Stan and Mardi Timm are serious collectors of Whoopee Cushions, Joy Buzzers, X-Ray Spex, Doggie Doodit, The Ventrilo, stink bombs, squirting flowers, and the other delightful gags and novelties that you might have seen in the back pages of comic books. The Timms are true scholars of these pop culture icons and the companies that manufactured the 1,800 items in their collection that the elderly men are now trying to sell as they downsize their lives. From Lisa Hix's profile in Collectors Weekly:
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“Novelties are so much more than goofy, silly things,” Mardi says. “Everything that comes on to the marketplace starts out as a novelty. They’re things that are not common, things that make you say, ‘Wow, I’ve never seen one of those before!’ or ‘What is that thing?'”
The collection documents U.S. popular culture from the mid-1910s through today, Mardi explains. Exploring the Timms’ catalog, you can identify the problems that plagued Americans over the decades—particularly in the early 20th century, when most Americans lived in more isolated rural communities—and sometimes unintentionally hilarious ways they tried to solve those problems. (Is your bath cold? How about you plug an electric heating device into the wall and then put it in your water?)
“We have the Tark Electric Razor, which is a scary thing for me,” Mardi says. “You put razor blades in it, you plug it in, and the thing vibrates. Now, would you want to put that on your face if you were a man? I don’t think so.
Esteemed vernacular photography collector Robert E. Jackson curated a dreamy collection of vintage snapshots of people snoozing. Goodnight.
The intimacy of sleep is a subject mainly found in snapshots as opposed to fine art photography, writes Robert E. Jackson. The reason is that to be a witness to such an action, the person holding the camera generally must have a close association with the person sleeping– such as being a friend, lover, or family member. There is a vulnerability to being caught unawares in the act of sleeping, yet there is also a beauty to which these images attest. While voyeuristic in nature, these photos derive from a sense of play- one of the defining aspects of snapshot photography.
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A documentary about Marion Stokes (d. 2012), the civil rights activist, feminist, and news archivist who recorded 70,000 hours of broadcasts over three decades, is coming out. She had VCRs running all day for decades!
Stokes and her recordings, which have been acquired by the Internet Archive in Richmond, California, are the subject of director Matt Wolf’s new film called "Recorder: The Marion Stokes Project.”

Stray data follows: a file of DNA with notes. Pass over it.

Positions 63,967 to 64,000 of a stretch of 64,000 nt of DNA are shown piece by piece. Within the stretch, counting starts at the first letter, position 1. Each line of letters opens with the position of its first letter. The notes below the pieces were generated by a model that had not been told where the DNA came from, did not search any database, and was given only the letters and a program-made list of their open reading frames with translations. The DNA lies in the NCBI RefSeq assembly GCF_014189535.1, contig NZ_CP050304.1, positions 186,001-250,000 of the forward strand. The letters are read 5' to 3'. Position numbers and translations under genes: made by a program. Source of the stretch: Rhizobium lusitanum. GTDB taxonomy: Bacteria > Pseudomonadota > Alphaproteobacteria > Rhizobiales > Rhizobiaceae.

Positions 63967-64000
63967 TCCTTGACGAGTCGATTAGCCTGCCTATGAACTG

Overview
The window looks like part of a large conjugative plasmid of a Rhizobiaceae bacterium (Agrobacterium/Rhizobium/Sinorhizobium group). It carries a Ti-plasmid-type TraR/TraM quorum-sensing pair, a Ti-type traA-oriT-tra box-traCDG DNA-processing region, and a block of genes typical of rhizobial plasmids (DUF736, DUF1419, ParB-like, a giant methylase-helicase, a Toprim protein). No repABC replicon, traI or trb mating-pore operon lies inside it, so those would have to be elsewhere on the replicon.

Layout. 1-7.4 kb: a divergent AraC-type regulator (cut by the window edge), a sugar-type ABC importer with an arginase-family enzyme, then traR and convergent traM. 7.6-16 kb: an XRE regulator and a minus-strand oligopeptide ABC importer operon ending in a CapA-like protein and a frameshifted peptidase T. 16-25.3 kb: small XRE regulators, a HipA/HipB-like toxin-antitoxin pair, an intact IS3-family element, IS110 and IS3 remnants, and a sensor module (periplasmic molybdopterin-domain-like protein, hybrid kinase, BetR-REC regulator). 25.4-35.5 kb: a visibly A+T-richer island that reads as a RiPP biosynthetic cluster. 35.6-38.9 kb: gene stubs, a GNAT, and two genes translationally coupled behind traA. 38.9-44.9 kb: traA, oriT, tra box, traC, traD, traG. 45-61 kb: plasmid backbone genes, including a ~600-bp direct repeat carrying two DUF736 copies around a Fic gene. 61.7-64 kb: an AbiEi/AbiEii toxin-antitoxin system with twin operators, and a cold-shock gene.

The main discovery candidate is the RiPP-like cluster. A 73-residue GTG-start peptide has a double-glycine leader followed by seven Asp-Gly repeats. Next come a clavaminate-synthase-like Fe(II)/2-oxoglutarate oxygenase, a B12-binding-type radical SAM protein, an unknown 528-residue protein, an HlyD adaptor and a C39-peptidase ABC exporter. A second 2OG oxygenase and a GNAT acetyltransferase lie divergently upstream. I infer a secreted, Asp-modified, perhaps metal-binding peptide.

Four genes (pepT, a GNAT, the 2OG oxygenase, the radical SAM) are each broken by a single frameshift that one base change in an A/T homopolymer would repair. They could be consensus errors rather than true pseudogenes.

Wolf first heard about the tapes from media coverage from when the collection was transported from Philadelphia to the Bay Area. He makes films about archival footage and thought Stokes’ collection was “unprecedented.”
“It felt like an archive that could include anything and everything,” he says. “And that challenge and that possibility really appealed to me.”
In the BBS, Akimbo_NOT links to a review and the collection itself at Archive.org.
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What drove the obsession? That, of course, is the subject — the essential mystery — of “Recorder.” When the movie first tells us about Marion Stokes and her ultimate expression of news mania, it sounds like she’s suffering from a peculiar information-age version of OCD, or maybe some bizarrely abstract form of hoarding. She was collecting VHS tapes, but she was really collecting what was on those tapes. (One listens to her story and thinks: If only she’d had the Cloud!)
Esteemed collector of vernacular photography Robert E. Jackson curated this delightful collection of snapshots depicting the history of our robotic future. See more: "15 Fabulous Vintage Snapshots Of Robots"
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New York City's ARChive of Contemporary Music
(ARC) is a cultural treasure packed with actual treasures. Inside the walls of this not-for-profit private research library in TriBeCa are 3 million physical audio recordings, many on vinyl records. The ARC's founder, Bob George, is also a cultural treasure -- warm, obsessive, kind, committed, and a walking encyclopedia of popular music -- from obscure folk to the avant-garde. In recent years, Bob's been working closely with the Internet Archive to digitize many of the ARC's scarce 78s for broader access and, yes, preservation. Bob launched ARC in 1985 when his own record collection outgrew his apartment. Now the ARC needs help. They've launched a GoFundMe
to raise $100,000 to keep the ARC alive. From Rolling Stone
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Far from the kind of crackpot hoarding that sometimes happens in cities, George’s archive has been supported by powerhouses in music and entertainment. It houses Keith Richards’ blues collection. Their current board is varied enough to include both Youssou N’Dour and Paul Simon (Lou Reed and David Bowie were both once members). It consulted for Tom Hanks on the making of That Thing You Do. It’s the go-to repository for album art for everything from Grammy exhibits to Taschen books...
George’s commitment is dogged. When Martin Scorsese wanted an obscure Italian song in Goodfellas, George roamed Little Italy humming the tune until someone recognized it (“You can solve every problem in New York if you just walk through it,” he says).
At a time when some in the city were scrubbing Keith Haring murals off subway platforms, George was welcoming every genre, including then-unpopular punk and hip-hop (among the archive’s greatest collection is a trove of punk 45s).
The latest addition to the US Mint's Native American $1 Coin series celebrates "American Indians in the Space Program." The heads-side of the coin still features Sacagawea. From Space.com:
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The reverse features Mary Golda Ross, the first known Native American woman to become an engineer. Ross' work for Lockheed Martin helped advance the Agena rocket stage used by NASA for rendezvous and docking trials during the Gemini program in the 1960s.
The tails-side also depicts an Atlas-Agena rocket lifting off and, peering down from the top of the coin, a spacesuited astronaut. The Mint describes the latter as being "symbolic of Native American astronauts, including John Herrington (mission specialist on the 2002 space shuttle Endeavour visit to the International Space Station)..."